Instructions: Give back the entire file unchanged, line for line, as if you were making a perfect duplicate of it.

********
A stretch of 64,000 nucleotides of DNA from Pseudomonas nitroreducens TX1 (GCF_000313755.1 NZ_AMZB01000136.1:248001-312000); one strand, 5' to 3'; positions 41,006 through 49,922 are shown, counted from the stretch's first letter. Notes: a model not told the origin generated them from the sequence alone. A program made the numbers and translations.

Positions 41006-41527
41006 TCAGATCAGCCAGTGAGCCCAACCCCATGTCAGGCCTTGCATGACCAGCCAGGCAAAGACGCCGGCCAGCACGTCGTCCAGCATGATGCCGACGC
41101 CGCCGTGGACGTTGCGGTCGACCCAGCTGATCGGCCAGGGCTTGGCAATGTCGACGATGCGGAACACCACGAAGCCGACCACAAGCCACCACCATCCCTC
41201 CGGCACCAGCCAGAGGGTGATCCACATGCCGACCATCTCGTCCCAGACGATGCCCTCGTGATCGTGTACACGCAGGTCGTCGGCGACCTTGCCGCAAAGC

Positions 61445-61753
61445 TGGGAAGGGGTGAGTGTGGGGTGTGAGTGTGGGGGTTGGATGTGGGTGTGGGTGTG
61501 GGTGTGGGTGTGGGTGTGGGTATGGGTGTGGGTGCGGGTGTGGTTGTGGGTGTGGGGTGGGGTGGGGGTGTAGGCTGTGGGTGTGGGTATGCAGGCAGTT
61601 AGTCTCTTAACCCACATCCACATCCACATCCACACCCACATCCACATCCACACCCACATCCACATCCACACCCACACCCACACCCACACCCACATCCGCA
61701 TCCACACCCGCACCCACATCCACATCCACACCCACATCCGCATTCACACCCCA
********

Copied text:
A stretch of 64,000 nucleotides of DNA from Pseudomonas nitroreducens TX1 (GCF_000313755.1 NZ_AMZB01000136.1:248001-312000); one strand, 5' to 3'; positions 41,006 through 49,922 are shown, counted from the stretch's first letter. Notes: a model not told the origin generated them from the sequence alone. A program made the numbers and translations.

Positions 41006-41527
41006 TCAGATCAGCCAGTGAGCCCAACCCCATGTCAGGCCTTGCATGACCAGCCAGGCAAAGACGCCGGCCAGCACGTCGTCCAGCATGATGCCGACGC
41101 CGCCGTGGACGTTGCGGTCGACCCAGCTGATCGGCCAGGGCTTGGCAATGTCGACGATGCGGAACACCACGAAGCCGACCACAAGCCACCACCATCCCTC
41201 CGGCACCAGCCAGAGGGTGATCCACATGCCGACCATCTCGTCCCAGACGATGCCCTCGTGATCGTGTACACGCAGGTCGTCGGCGACCTTGCCGCAAAGC

Positions 61445-61753
61445 TGGGAAGGGGTGAGTGTGGGGTGTGAGTGTGGGGGTTGGATGTGGGTGTGGGTGTG
61501 GGTGTGGGTGTGGGTGTGGGTATGGGTGTGGGTGCGGGTGTGGTTGTGGGTGTGGGGTGGGGTGGGGGTGTAGGCTGTGGGTGTGGGTATGCAGGCAGTT
61601 AGTCTCTTAACCCACATCCACATCCACATCCACACCCACATCCACATCCACACCCACATCCACATCCACACCCACACCCACACCCACACCCACATCCGCA
61701 TCCACACCCGCACCCACATCCACATCCACACCCACATCCGCATTCACACCCCA